A Travellerspoint blog

Bolivia

Tupiza

Well tomorrow we ( Mary and Gerald arrive at 4am tomorrow by train) head off in a 4WD to the salt plains of Bolivia!! Rather excited, so hope all goes well.Yesterday I went an a day excursion, there were six of us in a mini bus, the other punters were French, it seems as though everyone travelling here is french!! English speaking is very much on the outer.... so it wull be great to converse with friends.
Yesterday I went on a day trip, split into bus, horse riding and downhill from great hights on mountain bikes. All od the formations and coulds are amazing, as you would see if I still wasn't a technical heathen. ( Thank you Adrian, I did get further with your directions, but not to fruition yet1). Anyway, there was a bit of drama with the horses. I was on the lead horse and we would get into a trot from time to time. After our stop at a canyon it was decided that we should all attempt a gallop on the way back. I felt some degree of responsibility to not be dragging the chain and was doing my best to hurry my stead along... he must of got a stone in the wrong part of his foot and went down like a sack of potatoes, I rolled off him, anxious to get my foot out of the sturrip before he arose. The horse and rider directly behide also went down with us!! ( The next seated rider did say that I did a very neat pirroette roll, maybe she was polite!) Anyway, as I did not fall from a hight I sustained no ill effects. After that we were content to walk the horses.
For the bike riding part we went up to incredible hights,,, and then it hailed as the bikes were being unloaded. There was also a lot of lightening around, so I chickened out. I am disappointed I did not do the ride, but I would have got wet and miserable, only two guys braved it.

Posted by Jen Tallarook 16:29 Comments (2)

Bolivia

What an entrance to Tupiza!

sunny 30 °C

It has been an interesting transition for the sophistication of Buenos Aires, Cordoba to the gradual changes as I proceed North. Then oof... this is so different. The last couple of stops have had some spectacular scenary, reminding of the dry centre of Australia combined with the mountains and canyons of Nepal, with lots of colour on the bare mounyain sides. The people have become shorter, more indigeous looking and definately no skimmy jeans.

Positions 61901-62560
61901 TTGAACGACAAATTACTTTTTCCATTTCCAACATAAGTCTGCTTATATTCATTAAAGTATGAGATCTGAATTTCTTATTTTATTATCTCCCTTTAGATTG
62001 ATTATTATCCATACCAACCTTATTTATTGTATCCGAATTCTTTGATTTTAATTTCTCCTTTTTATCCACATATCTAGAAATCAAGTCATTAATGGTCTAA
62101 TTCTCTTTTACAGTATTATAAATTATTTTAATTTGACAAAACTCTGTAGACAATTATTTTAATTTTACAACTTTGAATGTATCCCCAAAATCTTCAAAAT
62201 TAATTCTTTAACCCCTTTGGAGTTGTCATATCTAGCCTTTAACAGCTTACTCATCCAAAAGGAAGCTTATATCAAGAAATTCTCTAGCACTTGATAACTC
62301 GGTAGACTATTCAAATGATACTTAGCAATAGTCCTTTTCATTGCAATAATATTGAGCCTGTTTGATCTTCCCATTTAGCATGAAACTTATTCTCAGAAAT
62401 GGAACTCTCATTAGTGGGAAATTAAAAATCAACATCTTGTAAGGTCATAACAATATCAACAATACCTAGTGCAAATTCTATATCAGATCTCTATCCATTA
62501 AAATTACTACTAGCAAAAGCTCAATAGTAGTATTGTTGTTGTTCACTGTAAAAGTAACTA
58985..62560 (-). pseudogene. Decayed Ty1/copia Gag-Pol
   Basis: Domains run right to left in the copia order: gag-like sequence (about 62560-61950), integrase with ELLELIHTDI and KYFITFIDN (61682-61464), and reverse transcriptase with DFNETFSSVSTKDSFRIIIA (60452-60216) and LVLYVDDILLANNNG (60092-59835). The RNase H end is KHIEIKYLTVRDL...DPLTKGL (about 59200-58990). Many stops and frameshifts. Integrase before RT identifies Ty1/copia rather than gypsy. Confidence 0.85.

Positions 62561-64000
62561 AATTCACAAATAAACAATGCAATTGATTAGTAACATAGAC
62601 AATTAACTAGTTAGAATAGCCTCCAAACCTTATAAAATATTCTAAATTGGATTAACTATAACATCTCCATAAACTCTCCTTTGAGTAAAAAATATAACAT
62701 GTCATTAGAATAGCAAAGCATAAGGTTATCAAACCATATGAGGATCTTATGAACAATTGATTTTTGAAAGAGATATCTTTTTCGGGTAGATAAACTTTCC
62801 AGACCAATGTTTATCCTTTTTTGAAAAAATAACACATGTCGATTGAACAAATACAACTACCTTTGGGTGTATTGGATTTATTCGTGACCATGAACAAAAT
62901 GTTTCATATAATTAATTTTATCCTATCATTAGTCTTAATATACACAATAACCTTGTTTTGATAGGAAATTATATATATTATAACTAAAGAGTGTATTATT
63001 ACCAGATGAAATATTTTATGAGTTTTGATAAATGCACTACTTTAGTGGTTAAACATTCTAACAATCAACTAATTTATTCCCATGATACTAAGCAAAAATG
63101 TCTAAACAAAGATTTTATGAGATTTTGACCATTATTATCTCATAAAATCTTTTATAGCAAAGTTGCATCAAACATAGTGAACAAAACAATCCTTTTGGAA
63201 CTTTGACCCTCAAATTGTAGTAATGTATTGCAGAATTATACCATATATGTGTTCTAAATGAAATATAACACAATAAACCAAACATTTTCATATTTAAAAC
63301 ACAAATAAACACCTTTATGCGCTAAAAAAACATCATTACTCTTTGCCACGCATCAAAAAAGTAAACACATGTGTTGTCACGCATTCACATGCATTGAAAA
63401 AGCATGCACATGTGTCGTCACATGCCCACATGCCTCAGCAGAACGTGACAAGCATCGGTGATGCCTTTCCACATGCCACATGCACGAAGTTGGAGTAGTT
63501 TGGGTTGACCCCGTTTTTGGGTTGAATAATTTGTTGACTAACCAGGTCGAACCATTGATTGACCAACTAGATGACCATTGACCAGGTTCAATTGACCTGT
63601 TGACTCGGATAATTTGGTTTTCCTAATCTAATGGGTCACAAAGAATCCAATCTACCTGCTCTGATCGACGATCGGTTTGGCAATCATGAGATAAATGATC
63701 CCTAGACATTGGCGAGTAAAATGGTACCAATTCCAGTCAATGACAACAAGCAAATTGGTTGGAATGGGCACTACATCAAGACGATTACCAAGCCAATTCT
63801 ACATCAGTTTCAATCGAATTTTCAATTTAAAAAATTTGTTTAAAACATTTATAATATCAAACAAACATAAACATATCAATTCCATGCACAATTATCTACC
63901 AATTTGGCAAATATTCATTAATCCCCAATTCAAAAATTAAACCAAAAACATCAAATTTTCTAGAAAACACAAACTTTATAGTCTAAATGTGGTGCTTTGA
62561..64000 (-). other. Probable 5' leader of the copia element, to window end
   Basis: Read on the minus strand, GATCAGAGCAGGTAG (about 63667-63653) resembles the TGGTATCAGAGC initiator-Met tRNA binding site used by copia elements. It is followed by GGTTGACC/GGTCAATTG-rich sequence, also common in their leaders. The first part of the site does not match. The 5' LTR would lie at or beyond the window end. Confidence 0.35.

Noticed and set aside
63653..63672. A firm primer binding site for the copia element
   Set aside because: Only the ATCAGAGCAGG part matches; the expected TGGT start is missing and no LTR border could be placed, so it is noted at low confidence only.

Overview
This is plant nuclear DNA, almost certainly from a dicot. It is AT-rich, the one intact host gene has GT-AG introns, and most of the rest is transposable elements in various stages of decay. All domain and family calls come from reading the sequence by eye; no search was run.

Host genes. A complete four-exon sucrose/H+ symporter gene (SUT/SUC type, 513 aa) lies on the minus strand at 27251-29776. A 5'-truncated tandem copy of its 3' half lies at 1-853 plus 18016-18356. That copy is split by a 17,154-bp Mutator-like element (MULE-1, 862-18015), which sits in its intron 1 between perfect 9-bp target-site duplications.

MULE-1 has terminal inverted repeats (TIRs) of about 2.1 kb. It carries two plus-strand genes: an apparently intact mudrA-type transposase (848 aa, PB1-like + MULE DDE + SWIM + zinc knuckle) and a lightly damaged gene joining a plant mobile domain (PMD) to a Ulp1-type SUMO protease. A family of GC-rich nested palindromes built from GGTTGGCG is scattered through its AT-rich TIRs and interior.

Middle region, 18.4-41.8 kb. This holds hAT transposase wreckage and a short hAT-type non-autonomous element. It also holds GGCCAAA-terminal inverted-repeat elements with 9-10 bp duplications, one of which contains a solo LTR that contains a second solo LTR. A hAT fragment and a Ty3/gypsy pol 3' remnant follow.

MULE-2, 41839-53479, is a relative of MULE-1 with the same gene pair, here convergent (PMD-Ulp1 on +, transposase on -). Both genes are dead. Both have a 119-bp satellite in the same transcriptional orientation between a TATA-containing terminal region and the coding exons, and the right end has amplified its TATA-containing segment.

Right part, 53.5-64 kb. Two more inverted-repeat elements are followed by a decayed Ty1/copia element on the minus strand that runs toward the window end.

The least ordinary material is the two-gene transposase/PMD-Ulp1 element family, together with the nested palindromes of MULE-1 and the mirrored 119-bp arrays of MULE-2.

I was quite nervous crossing into Bolivia. I have read that some call that entry point the Bad Lands. I could not get over the fact that you see pictures of the older women with their elongated bowler hats pearched atop their hears, but here they all were, with their large frilleded skirts accentuating their hips, knitted leggings and a pinny over the top to protect their finery, (photos to follow!).
I got to a mini bus station, the picture of organised kaos, as opposed to the efficient Argentinian system. Got my ticket and then had to wait until the sprookers found enough bodies to fill the bus. There was plenty to keep me entertained as the fatest woman with her likewise son made a true performance of boarding the bus and bossing everyone around with seating arrangements and where her goods should go. It was pretty squeezy with a lot of gear, including my pack on top. It was pretty stark landscape, you wonder how people eak out a living. Very basic adobe houses, with a stone coral for the alpacas, out in the blazing sun, and nothing else around. I could also see packs of roaming dogs, looks scary.